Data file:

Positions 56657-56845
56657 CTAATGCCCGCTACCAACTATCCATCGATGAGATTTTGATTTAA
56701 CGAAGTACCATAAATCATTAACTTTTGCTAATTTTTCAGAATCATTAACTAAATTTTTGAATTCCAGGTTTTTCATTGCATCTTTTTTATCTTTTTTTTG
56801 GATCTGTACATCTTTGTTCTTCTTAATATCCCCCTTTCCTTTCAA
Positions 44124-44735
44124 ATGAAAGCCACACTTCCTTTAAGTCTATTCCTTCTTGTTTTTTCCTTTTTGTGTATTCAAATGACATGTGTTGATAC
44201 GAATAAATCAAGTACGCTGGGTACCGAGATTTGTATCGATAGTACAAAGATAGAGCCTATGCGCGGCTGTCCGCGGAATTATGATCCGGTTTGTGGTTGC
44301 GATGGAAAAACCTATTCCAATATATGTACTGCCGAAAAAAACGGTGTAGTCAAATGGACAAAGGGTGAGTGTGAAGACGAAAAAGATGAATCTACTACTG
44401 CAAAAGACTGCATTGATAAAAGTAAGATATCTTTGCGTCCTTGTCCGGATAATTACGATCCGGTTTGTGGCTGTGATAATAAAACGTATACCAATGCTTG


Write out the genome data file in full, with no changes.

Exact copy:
Positions 56657-56845
56657 CTAATGCCCGCTACCAACTATCCATCGATGAGATTTTGATTTAA
56701 CGAAGTACCATAAATCATTAACTTTTGCTAATTTTTCAGAATCATTAACTAAATTTTTGAATTCCAGGTTTTTCATTGCATCTTTTTTATCTTTTTTTTG
56801 GATCTGTACATCTTTGTTCTTCTTAATATCCCCCTTTCCTTTCAA
Positions 44124-44735
44124 ATGAAAGCCACACTTCCTTTAAGTCTATTCCTTCTTGTTTTTTCCTTTTTGTGTATTCAAATGACATGTGTTGATAC
44201 GAATAAATCAAGTACGCTGGGTACCGAGATTTGTATCGATAGTACAAAGATAGAGCCTATGCGCGGCTGTCCGCGGAATTATGATCCGGTTTGTGGTTGC
44301 GATGGAAAAACCTATTCCAATATATGTACTGCCGAAAAAAACGGTGTAGTCAAATGGACAAAGGGTGAGTGTGAAGACGAAAAAGATGAATCTACTACTG
44401 CAAAAGACTGCATTGATAAAAGTAAGATATCTTTGCGTCCTTGTCCGGATAATTACGATCCGGTTTGTGGCTGTGATAATAAAACGTATACCAATGCTTG